Searching for a cottage can be challenging, even at the best of real estate times.

To make the process a little bit easier, many hopeful buyers spend the cold winter months searching online, with goals of purchasing their dream cottage in time for the spring and summer ahead.

These searchers are onto something, as there are a couple advantages to the winter cottage hunt. First, there's generally less competition from those buyers who prefer to view properties after the snow has melted.

Further, sellers may be more motivated to sell in the winter. In fact, they might even be amenable to below-list offers during this season.

READ: ‘Pent-Up Buyer Demand’ in Muskoka’s Market Bodes for a Strong 2023

This said, there are a handful of disadvantages to be aware of in the wintertime, too. For instance, this time of year, there are generally fewer listings to choose from overall. The bulk of new cottage properties are usually listed on the MLS around mid-March, ahead of the annual Spring Cottage Life Show (which takes place in Toronto at the end of March).

Due diligence is also more difficult in the winter: checking shoreline characteristics and depth is hard to do when the lake is iced over; frozen ground makes septic inspections more challenging, particularly for winterized cottages; and general access to on-site showings can be harder, as many remote cottage roads aren't often plowed.

Now, with these notes in mind, there are still many ways to approach a wintertime cottage search wisely.

The first step starts at home, when you're searching online for potential properties. On the MLS or, ensure you review all available media; check if summer photos and or/exterior video and drone footage is included, as these can provide a sense of a property's topography and shoreline characteristics (depth, sandy bottom, weeds, etc.).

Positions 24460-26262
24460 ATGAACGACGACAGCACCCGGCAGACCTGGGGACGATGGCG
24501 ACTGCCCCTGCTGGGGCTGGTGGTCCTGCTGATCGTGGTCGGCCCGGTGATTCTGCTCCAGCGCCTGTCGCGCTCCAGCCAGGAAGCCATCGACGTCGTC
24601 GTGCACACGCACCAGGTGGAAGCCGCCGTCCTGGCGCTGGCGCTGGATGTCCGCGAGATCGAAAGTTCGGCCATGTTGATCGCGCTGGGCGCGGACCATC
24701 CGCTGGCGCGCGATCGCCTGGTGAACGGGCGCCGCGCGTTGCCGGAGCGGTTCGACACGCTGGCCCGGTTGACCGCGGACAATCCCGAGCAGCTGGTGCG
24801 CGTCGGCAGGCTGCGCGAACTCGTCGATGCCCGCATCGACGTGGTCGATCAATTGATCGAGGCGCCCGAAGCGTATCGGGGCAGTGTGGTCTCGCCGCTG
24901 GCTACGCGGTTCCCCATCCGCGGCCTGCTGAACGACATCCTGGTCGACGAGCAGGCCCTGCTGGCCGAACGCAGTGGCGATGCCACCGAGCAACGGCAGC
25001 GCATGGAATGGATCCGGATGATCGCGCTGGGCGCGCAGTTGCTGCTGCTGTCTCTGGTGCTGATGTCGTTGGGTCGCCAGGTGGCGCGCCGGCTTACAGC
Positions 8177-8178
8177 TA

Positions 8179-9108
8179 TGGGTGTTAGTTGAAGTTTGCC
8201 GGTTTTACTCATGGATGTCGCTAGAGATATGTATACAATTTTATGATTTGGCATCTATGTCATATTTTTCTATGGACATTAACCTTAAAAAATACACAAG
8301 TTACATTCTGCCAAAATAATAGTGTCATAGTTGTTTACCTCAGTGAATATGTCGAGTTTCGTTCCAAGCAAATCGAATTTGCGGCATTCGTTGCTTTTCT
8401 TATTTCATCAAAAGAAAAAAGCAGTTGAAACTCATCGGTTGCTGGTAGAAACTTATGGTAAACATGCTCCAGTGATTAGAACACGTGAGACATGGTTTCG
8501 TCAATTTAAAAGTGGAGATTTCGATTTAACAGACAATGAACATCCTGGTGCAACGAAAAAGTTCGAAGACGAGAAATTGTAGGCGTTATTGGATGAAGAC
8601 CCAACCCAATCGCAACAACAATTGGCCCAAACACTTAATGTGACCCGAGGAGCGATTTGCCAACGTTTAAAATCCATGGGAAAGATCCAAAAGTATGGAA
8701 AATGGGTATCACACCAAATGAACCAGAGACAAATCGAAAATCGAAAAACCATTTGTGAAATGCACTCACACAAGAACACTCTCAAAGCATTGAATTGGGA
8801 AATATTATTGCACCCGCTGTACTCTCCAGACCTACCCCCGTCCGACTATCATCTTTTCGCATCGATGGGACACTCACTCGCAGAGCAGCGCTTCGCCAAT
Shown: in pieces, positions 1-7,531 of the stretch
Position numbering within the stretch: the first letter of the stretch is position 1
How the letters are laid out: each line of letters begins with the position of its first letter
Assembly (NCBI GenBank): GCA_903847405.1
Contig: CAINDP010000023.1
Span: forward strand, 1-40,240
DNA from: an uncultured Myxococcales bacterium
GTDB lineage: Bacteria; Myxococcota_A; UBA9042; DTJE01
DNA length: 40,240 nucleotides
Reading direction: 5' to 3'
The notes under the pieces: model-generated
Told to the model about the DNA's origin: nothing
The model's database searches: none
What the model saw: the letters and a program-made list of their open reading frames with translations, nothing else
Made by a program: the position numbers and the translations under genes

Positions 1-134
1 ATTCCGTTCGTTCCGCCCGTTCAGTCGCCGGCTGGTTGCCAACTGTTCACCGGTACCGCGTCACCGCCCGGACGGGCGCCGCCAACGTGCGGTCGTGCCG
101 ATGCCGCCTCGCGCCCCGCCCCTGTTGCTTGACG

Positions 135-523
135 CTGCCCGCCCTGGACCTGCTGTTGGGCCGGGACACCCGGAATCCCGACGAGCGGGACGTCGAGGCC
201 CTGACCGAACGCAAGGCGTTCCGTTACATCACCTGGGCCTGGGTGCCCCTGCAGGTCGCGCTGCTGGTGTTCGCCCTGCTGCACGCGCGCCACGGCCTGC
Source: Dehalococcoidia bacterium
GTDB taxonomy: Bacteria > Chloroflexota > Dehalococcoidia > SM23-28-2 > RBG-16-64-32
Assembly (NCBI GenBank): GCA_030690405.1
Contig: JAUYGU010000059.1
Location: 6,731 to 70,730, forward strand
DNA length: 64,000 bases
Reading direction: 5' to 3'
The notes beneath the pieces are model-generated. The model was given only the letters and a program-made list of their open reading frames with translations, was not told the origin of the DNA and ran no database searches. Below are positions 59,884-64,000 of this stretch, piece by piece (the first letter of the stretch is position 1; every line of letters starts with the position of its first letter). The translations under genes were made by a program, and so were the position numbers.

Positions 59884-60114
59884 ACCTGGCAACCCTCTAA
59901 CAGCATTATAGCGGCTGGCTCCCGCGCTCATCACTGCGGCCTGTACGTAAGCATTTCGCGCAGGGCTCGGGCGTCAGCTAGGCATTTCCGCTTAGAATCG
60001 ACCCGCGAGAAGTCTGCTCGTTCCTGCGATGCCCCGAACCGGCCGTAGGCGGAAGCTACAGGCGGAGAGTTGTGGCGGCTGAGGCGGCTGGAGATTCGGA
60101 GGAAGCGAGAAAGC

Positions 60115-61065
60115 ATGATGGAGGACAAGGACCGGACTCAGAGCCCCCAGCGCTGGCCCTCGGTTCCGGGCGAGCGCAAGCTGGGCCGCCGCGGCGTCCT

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Next, you can confirm lake characteristics and water quality on Wikipedia, as well as through reputable sites like Muskoka Water Web, or apps like Aqua Map.

If you do plan to view a cottage property in person during the winter, it might be helpful to bring along snow pants, winter boots, and even snow shoes. You'll want to be careful if walking on lake ice, as water currents can often make apparently safe ice dangerously thin in certain areas. If the ice is confirmed to be safe and you would like to measure water depth on a frozen lake, you can bring an auger with you to cut a circular hole in the ice, and then use a long tree branch, pole, or stick to measure water depth.

Even if you're a winter buyer, you'll likely intend to get plenty of use out of your cottage in the summer months, and there are ways you can get a sense of what that will feel like. I recommend using the Sun Tracker app to confirm the sun's position and exposure during various times of the year.

You can also find out if the lake your potential cottage is on has a cottagers' association -- like the Lake Joseph North Cottage Association -- or a road association. Regional association websites, like that of the Muskoka Lakes Association, are also a tremendous source of local information about the lake region you are considering.

Various municipal offices in Lake Country usually include local building and planning departments, which are a great due-diligence resource for those considering building or renovating a prospective waterfront property. For example, information from the Muskoka Lakes Municipal Office is here. You can look into these early, so you're ready to roll on any warmer-weather projects you have planned.

In closing, despite some challenges, anytime is a good time to search for a cottage -- as long as you can adapt to the seasons, and you ensure you do your homework before buying. Better yet, you're even wiser to engage an experienced local realtor to assist you in your search.

This article was produced in partnership with STOREYS Custom Studio.

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